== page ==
In Roland Merullo’s lyrical novel, “In Revere, In Those Days,” we find a loving and moving memoir of the lead character, Anthony (Tonio) Benedetto. Tonio grows up in Revere, Massachusetts, in a home of love with his struggling but hard working and adoring Italian-American parents. All is well until at age 11 his parents are killed in a plane crash. Young Tonio is crushed by this tragedy and overwhelmed by what seems like life’s harsh indifference. But his paternal grandparents, gentle people who treasure Tonio, enter into his grief and envelop him in a love so rich it fortifies him the rest of his life. His uncle Peter, too, steps in to be a caring father figure. Tonio eventually finds ways out of his sorrow and out of Revere. But there are other challenges and heartaches to face. And he learns to love through them as he was loved.
Here is a story of family affection and commitment, sorrow, tragedy, society’s prejudices against immigrants, the struggle to survive in low paying work, the value of authentic religion, and the courage to find one’s own meaning in life.
The novel opens with a mature Tonio having already lived much of his life as he introduces himself to us:
“My name is Anthony Benedetto, and I live what might be called a secret life….If you passed me on the streets of this sleepy little town, you’d see an average-looking middle-aged man burdened by the usual cares and lifted by the small pleasures of the modern domestic whirl. What I mean when I say ‘secret life’ is that I often feel the visible part of me is a plain wrapper that hides a gem. I feel that way about people in general: there is the wrapping, and then there is a sort of finer essence. She is tall, sexy, greedy; he is loud, brilliant, addicted to amphetamines. We are crude, generous, beautiful, vicious; we wear a patchwork disguise made from a hundred talents, habits, and needs, and underneath it lies this spark of something else, something larger than our labels and flaws. You can see that spark clearly in children before the coat of the personality grows too thick. You can sense it when you first fall in love, before the beloved’s failings and troubles swell up into view; and then, later, if you’ve come to terms with the failings and troubles and built a mature affection. It’s not that I don’t see the evil, pettiness, and pain in the world; believe me I’ve seen it, I see it. It’s just that I also seem to have an eye for the secret essence that lies beyond that, the gem in plain wrapping.”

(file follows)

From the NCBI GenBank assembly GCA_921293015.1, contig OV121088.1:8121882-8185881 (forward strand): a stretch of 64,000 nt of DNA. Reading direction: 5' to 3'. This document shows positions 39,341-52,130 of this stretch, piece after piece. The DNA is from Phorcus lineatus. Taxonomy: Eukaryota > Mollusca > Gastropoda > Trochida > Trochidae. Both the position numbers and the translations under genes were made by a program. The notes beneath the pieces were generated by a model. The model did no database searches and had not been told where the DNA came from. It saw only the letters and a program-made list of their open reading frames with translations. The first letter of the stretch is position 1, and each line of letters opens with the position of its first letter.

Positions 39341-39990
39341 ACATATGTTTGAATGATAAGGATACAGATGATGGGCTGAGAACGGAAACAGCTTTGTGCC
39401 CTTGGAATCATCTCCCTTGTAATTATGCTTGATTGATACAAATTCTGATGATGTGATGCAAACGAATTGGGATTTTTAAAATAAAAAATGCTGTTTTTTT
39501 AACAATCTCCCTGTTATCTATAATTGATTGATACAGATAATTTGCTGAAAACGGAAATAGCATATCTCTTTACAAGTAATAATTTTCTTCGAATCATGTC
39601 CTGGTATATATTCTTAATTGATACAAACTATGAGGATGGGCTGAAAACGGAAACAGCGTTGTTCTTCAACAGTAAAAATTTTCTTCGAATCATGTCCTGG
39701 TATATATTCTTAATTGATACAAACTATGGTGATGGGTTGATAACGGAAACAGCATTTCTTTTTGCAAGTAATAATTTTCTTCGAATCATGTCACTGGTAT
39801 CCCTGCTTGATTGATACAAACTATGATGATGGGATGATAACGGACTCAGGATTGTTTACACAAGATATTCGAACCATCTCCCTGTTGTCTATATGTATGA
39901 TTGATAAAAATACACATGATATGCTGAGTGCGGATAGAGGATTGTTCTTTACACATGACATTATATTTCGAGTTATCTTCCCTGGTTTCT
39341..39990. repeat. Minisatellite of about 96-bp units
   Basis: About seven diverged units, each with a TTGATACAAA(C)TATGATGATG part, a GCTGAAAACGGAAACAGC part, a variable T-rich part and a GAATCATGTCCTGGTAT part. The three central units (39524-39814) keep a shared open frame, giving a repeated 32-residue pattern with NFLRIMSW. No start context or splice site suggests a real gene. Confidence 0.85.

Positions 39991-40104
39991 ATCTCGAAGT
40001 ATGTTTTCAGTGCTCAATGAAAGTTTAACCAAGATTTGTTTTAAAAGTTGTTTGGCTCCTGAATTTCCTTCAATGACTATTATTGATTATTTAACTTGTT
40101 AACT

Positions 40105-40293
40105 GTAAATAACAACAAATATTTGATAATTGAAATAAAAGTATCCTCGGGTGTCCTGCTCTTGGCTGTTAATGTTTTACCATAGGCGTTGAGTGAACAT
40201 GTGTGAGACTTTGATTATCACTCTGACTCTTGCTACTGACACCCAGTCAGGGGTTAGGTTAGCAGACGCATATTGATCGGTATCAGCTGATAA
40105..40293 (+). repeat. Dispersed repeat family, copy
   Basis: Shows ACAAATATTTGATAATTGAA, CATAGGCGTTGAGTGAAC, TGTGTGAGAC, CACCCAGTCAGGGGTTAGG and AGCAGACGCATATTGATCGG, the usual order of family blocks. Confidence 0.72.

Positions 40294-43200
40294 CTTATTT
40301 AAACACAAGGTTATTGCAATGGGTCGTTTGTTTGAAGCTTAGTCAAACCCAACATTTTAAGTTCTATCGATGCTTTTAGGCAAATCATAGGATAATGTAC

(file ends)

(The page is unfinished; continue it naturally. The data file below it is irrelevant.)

These are the musings of someone who has lived; someone who has learned that what builds endurance within us, what gives us our own human authenticity, is as poet Wallace Stegner once said, not really wisdom but “scar tissue and callous.”
And out of that awareness can truly come this amazing ability to see and sense more in both people and in life. It can give to us “an eye for the secret essence that lies beyond.”
If George Zimmerman could have done that; looked beyond the hoodie, beyond the young black stereotype, beyond the sinister suspicions created from his own fears; if he could have instead taken time to just assess the situation more, paused in his terror and assumptions and simply seen a teenager walking; had he had an eye for the secret essence in a young stranger, it all might have been so different.
And the truth is, all of us need this capacity.
What might happen if we could, out of the difficulties we have ourselves faced and overcome, find the ability to look for that secret essence in all other people? And not just in people but also in all of those hard hitting circumstances of life? In all of the confusing conflicts that challenge us in society?
Our politicians seem incapable of this. Can you imagine what our government might accomplish if our political leaders saw their work as a chance to see deeply into the lives of our citizens, to consider the reach of their legislation and how it might touch people in ways that lift and heal and affirm them?
What happened to the American ideal that our future as Americans is one of promise and not threats? That the world is ours to know and understand and partner with, not control or own or make enemies of? How did we get so far from the belief that here in this country we live to create, produce, achieve, help, contribute, cooperate, learn, change, excel, and love?
Poet and novelist Wendell Berry has said, "Rats and roaches live by competition under the laws of supply and demand; it is the privilege of human beings to live under the laws of justice and mercy."
How did we forget that?
How did we come to this place in our land where so often our actions are enough to make the stars weep?
Most of us have been through our own dark days and nights. We have felt the sting of life’s sharp slaps in the face. We have been bent over and taken to our knees with grief and loss and some form of failure. We have all messed up in our own ways. Why can we not let those experiences gift us to look on others and on life with an “eye for the secret essence that lies beyond,” for the ability to discover “the gem in plain wrapping”?
© 2013 Timothy Moody